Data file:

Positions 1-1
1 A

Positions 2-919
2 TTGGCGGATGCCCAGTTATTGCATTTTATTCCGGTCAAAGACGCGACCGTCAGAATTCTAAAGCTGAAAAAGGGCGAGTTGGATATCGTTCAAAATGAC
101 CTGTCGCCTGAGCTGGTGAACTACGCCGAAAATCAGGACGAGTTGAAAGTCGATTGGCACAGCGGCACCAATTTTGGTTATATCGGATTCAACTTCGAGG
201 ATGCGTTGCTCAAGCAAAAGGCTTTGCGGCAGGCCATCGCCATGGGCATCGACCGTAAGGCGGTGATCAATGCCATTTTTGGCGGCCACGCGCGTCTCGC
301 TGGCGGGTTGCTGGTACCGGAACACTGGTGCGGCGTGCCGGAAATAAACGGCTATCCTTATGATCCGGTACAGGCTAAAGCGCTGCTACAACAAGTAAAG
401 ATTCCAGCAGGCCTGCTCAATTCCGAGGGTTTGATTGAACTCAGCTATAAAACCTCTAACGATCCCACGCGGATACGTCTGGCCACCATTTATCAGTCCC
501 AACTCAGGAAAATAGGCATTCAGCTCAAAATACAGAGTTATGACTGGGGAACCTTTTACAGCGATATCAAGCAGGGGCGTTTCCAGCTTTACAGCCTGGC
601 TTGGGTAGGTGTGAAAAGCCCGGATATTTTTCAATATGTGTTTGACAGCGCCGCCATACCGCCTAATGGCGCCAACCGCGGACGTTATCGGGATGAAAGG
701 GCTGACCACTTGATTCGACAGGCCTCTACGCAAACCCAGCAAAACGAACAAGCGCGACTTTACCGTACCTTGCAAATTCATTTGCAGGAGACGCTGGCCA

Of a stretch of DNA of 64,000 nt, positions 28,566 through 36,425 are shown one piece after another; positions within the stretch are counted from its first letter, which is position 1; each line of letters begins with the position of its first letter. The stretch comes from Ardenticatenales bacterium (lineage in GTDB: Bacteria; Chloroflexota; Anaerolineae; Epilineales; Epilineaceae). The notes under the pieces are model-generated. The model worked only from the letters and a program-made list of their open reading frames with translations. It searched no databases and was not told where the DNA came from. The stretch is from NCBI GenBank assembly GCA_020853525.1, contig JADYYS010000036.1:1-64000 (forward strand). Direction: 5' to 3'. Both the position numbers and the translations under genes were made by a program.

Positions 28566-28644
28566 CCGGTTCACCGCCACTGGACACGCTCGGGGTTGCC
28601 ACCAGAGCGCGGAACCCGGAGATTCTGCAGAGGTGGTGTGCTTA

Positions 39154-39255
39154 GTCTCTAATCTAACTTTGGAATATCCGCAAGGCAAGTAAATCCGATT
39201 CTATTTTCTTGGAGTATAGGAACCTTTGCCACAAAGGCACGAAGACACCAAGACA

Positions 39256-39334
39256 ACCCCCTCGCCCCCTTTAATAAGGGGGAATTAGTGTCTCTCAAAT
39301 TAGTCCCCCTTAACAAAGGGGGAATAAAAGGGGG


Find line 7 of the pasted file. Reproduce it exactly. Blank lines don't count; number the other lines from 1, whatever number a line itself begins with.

301 TGGCGGGTTGCTGGTACCGGAACACTGGTGCGGCGTGCCGGAAATAAACGGCTATCCTTATGATCCGGTACAGGCTAAAGCGCTGCTACAACAAGTAAAG